Family business owners opposed to the Estate Tax Valuation rules originally presented by the Obama administration, may fare better this time around.
In an interim report, the U.S. Treasury has found the Estate Tax Valuation rules fall into the category of a tax regulatory burden that could be due for a review following President Trump’s executive order to reduce these types of tax burdens. By September 17th, a final report from the Treasury is expected to arrive on the President’s desk.
Forbes’ recent article, “Hated Estate Tax Valuation Rules On Trump's Hit List,” reports that the proposed rules, “Restrictions on Liquidation of an Interest for Estate, Gift and Generation-Skipping Transfer Taxes” under Section 2704, would curb valuation discounts and result in increased estate taxes upon the deaths of owners of family businesses.
Proponents contend that the rules would close a tax loophole for the wealthy. The valuation discounts allow a person to pass more on to heirs free of gift tax and estate tax, by putting a lower value on what they’re giving away. However, many didn’t like the proposed rules that were announced last August. They discussed their concerns in Treasury hearings in December. They claim that there are legitimate reasons for the use of discounts, and that the proposed rules shouldn’t apply to family operating businesses. However, discounts for family limited partnerships holding securities, by contrast, are said to be riper for abuse and regulation.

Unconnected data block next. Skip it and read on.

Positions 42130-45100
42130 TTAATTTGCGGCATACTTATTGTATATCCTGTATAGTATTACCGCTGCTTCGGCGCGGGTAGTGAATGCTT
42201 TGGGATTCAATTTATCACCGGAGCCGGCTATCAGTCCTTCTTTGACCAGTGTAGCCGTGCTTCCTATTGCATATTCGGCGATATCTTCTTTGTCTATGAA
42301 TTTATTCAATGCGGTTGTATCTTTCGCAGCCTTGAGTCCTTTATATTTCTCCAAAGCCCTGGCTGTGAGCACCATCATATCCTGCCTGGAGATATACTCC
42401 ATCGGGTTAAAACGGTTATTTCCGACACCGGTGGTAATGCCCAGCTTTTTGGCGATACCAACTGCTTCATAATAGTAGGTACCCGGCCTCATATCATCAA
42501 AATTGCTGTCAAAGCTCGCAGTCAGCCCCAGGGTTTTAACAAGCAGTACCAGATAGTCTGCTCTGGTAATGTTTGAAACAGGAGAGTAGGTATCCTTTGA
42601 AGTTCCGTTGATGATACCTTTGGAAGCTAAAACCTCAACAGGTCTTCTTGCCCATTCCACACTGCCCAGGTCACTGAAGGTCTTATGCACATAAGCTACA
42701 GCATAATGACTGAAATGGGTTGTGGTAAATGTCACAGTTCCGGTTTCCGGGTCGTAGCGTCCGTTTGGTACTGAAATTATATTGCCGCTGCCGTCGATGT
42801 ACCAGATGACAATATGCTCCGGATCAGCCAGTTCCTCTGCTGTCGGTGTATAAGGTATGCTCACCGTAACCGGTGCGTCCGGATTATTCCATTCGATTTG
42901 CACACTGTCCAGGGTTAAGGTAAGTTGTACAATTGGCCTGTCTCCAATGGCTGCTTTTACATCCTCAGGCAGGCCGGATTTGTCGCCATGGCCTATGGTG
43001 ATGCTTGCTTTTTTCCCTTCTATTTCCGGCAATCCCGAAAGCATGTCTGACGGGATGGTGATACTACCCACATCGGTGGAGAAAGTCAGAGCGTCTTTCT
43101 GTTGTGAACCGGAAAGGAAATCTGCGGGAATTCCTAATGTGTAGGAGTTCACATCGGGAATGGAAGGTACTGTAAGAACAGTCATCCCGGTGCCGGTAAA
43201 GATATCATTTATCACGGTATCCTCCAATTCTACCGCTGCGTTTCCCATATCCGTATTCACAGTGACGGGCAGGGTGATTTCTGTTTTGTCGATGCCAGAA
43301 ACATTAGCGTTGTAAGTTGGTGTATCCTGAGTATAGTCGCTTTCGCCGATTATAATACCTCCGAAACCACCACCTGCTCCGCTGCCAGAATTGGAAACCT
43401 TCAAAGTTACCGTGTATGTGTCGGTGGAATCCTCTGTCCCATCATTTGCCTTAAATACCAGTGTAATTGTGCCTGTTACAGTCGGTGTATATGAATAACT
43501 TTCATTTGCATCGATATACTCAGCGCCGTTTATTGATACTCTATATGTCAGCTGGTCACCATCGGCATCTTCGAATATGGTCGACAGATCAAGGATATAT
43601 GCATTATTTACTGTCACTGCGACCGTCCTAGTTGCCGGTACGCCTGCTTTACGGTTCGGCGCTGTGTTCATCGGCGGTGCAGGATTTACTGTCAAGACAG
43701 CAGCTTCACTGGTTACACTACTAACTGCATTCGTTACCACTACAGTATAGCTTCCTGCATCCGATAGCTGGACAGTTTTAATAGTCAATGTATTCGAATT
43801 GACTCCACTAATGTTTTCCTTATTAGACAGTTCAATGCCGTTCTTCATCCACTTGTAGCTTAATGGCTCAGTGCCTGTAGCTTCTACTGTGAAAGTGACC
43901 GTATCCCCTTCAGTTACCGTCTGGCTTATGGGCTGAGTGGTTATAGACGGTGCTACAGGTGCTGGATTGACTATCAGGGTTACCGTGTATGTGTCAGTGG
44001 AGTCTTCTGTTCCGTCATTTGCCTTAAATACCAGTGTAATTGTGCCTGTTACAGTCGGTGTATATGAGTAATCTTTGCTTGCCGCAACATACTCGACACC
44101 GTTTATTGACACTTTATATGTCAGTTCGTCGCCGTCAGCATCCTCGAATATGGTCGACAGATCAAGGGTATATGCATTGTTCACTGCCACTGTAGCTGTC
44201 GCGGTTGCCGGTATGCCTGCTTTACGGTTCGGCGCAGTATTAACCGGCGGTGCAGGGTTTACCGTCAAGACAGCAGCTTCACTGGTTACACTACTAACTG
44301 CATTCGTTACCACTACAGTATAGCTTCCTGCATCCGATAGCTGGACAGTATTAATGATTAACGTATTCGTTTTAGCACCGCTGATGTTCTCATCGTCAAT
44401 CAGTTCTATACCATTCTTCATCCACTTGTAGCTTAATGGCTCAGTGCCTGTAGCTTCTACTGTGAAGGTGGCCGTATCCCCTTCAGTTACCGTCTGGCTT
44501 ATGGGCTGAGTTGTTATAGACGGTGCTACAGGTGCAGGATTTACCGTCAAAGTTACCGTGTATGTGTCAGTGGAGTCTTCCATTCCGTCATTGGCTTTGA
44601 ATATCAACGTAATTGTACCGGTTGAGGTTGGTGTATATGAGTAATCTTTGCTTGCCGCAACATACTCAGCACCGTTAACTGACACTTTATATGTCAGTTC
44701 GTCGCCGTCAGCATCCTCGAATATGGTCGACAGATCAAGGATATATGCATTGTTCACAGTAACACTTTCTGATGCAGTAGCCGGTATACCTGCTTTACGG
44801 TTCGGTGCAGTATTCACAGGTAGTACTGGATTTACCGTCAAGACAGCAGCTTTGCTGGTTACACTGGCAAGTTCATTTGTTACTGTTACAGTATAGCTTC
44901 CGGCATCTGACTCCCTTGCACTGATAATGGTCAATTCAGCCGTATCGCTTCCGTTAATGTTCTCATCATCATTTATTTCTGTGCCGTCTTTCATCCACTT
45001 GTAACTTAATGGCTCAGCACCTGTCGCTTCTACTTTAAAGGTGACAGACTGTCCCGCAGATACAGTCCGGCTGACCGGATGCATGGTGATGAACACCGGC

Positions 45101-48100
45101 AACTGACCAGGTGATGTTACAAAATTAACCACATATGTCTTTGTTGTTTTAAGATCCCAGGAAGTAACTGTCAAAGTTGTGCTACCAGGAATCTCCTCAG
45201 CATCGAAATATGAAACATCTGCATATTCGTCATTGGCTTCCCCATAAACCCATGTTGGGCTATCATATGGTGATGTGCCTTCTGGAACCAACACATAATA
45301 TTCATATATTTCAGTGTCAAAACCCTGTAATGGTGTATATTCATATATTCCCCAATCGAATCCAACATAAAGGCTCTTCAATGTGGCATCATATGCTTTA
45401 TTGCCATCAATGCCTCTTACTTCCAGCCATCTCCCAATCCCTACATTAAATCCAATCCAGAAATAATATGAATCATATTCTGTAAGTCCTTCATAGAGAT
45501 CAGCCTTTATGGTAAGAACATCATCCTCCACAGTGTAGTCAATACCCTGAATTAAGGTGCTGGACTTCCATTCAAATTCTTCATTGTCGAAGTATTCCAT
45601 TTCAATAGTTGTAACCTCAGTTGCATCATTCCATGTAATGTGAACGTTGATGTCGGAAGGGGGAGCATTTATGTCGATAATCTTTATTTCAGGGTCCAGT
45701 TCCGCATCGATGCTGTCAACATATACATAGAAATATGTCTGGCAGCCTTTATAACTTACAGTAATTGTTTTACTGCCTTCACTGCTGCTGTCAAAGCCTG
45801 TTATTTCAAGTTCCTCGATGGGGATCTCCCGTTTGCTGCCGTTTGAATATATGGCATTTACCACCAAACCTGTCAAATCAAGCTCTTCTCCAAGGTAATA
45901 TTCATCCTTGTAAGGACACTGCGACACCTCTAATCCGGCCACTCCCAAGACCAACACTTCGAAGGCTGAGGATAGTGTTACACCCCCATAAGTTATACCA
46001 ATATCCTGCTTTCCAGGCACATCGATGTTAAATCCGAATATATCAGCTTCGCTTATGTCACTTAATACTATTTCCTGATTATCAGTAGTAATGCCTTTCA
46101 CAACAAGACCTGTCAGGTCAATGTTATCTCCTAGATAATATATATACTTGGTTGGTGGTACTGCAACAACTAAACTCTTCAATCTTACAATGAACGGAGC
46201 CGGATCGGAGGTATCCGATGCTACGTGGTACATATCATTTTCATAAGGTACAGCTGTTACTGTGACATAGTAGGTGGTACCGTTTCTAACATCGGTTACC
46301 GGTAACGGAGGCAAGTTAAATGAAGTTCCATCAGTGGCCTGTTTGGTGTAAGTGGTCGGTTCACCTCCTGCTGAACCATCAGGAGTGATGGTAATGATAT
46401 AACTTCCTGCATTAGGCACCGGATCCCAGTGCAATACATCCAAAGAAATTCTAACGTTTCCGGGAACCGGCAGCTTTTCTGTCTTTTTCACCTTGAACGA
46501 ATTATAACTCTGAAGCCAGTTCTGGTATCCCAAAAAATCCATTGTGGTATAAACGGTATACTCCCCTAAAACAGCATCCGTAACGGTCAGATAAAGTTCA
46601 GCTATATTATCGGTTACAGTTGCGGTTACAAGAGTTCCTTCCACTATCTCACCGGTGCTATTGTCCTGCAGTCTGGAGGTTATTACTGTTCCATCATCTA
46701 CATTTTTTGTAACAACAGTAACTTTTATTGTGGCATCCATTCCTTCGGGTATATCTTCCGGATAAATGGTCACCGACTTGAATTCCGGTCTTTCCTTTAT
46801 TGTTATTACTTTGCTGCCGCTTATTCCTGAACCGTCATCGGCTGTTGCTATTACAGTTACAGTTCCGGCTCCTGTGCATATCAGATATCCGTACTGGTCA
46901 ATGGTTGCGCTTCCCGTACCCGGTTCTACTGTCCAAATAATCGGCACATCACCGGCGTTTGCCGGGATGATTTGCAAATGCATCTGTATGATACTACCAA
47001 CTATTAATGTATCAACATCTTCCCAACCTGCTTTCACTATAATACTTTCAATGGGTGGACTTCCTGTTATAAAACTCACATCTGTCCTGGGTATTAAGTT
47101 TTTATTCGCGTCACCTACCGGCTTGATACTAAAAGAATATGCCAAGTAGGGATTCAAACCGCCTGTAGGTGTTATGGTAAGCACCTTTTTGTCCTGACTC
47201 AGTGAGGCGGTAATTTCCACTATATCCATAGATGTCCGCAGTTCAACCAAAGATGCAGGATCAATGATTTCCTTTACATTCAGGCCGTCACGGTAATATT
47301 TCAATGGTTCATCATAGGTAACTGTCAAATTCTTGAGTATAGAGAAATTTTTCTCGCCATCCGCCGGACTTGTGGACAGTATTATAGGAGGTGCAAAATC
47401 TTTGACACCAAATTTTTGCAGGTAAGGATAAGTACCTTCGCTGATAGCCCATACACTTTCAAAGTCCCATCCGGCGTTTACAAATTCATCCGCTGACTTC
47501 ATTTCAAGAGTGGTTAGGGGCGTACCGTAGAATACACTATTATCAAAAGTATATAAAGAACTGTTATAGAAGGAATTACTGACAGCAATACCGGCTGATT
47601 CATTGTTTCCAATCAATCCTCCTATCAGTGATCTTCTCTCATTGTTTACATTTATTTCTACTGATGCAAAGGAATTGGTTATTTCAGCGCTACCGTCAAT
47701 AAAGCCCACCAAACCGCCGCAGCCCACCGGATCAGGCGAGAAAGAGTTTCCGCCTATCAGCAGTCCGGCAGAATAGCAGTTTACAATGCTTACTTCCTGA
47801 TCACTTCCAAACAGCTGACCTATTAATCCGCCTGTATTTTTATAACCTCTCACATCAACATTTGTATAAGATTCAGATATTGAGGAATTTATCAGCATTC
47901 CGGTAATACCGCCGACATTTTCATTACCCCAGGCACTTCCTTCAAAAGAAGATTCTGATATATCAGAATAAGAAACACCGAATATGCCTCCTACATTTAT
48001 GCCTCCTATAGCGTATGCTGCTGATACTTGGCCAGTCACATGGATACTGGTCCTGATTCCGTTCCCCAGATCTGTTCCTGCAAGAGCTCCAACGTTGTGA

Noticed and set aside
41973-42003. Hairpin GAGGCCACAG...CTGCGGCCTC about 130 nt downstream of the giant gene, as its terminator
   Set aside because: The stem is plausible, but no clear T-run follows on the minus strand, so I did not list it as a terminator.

The Family Business Coalition says the regulations would “remove important tools business owners use to adjust for lack of control and marketability, when valuing minority shares of a small business.”
However, it’s unlikely the rules will ever see the light of day. It might all be moot if Trump gets rid of the estate tax, but you can’t bet on a repeal being permanent. Most folks are proceeding as usual, doing transactions like sales to defective grantor trusts and GRATs, which are ways to move the wealth forward without a gift tax.
Most are taking valuations based on the way the current law works, and not considering the impact of the proposed regulations (if you take a position on your tax return that’s contrary to proposed rules, you must note it). Therefore, get a qualified appraisal, file a gift tax return and make an “adequate disclosure.”
A word to the wise: business owners should speak with an experienced estate planning attorney, before making decisions about transferring assets. Remember that the IRS could potentially dispute valuations during the course of an audit. If they win the dispute, you’ll have to pay gift tax. If the estate tax is repealed, the whole thing would have been unnecessary.
Reference: Forbes (August 11, 2017) “Hated Estate Tax Valuation Rules On Trump's Hit List”